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Max Schubert

1915 – 1994

Max Schubert AM (1915–1994) was born in the Barossa Valley to German parents who were devoutly religious and spoke German at home. When Max was five they moved from their mud cottage to Nuriootpa, where Max was soon to gain work at the butcher’s and greengrocer’s. However, his first and last permanent employment was with Penfold’s, where he started full-time mixed menial work when he was fifteen. In due course he became assistant to the company’s first chemist, Farsch, learning how to culture flor yeast for dry sherry and to check the cellars for bacteria. On account of his enthusiasm Leslie Penfold Hyland invited him to come and work at Magill; he enrolled in chemistry at the Adelaide School of Mines and continued to work with Farsch. During the 1930s the winemakers were battling ‘mousey taint’, caused by Brettanomyces and Dekkera yeasts, and by Lactobacillus bacteria; against such frustrations, Schubert and Farsch fought daily. Mindful of the suspicion with which his family had been treated in the First World War, Schubert enlisted early; but he returned, after the war, to Penfolds, where he was national production manager (essentially chief winemaker) from 1948 until 1975. Schubert’s great achievement was Grange. In late 1949 he was sent to France and Spain to look at the production of port and sherry. In Bordeaux, he visited the great estates of the Medoc and evaluated rare old vintages. Back in Adelaide, he hunted down the right raw materials and combined French ideas, Australian techniques and chemistry from Penfolds to make his first experimental wine in 1951.The following year saw the first commercial release of Grange Hermitage. Although this is now seen as a historic event, in 1957 the Sydney-based Penfolds board repudiated Grange. Thousands of miles away, Schubert hid his existing bottles and continued his experiments in secret, sharing his results with friends only. In the late 1950s Penfolds management sampled the 1951 and 1955 vintages again, liked them better, and authorised the recommencement of production. Over the 1960s Grange’s reputation as Australia’s great wine was cemented. Now, it is recognised as one of the most tradeable wines in the world; heritage-listed, it is the pride of South Australia. The diffident Schubert was Decanter magazine’s Man of the Year in 1988, and won the inaugural Maurice O’Shea award in 1990.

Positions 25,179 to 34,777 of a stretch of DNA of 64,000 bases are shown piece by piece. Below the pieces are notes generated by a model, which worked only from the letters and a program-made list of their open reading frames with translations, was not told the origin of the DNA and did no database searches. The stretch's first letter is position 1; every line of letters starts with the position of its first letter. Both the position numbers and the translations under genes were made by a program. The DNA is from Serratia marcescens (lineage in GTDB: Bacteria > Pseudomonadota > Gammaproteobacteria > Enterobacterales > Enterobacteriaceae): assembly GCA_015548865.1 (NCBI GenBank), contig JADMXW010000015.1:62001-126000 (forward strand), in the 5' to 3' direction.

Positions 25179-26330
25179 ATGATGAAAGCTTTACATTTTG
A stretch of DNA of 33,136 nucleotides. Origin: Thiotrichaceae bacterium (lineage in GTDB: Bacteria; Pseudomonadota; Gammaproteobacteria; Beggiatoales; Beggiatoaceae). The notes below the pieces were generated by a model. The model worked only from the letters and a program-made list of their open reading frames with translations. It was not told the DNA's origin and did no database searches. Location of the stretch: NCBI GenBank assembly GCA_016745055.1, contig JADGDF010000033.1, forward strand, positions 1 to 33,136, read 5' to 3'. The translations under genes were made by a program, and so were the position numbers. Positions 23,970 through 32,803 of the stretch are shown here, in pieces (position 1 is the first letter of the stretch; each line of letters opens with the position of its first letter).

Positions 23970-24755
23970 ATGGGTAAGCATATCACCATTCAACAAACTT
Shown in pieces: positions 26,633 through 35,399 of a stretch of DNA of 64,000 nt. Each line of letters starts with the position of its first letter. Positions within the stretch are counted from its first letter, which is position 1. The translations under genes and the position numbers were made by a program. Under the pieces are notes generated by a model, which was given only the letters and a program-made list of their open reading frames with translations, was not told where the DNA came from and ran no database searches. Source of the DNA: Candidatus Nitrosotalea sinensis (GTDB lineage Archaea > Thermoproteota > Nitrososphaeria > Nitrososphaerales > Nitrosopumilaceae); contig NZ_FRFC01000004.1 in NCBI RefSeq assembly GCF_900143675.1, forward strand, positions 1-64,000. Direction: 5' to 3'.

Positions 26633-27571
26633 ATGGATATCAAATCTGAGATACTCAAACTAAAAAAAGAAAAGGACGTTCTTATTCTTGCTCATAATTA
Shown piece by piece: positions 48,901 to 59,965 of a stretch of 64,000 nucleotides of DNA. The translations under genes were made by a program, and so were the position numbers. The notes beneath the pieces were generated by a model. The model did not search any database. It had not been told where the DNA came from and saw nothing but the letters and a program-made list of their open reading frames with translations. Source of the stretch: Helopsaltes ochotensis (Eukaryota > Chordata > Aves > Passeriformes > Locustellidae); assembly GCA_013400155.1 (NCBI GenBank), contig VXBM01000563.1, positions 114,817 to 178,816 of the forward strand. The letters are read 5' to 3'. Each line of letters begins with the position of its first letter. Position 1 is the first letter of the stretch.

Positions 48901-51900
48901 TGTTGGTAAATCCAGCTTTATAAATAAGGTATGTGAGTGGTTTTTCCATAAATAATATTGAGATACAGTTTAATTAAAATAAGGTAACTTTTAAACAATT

Updated 2018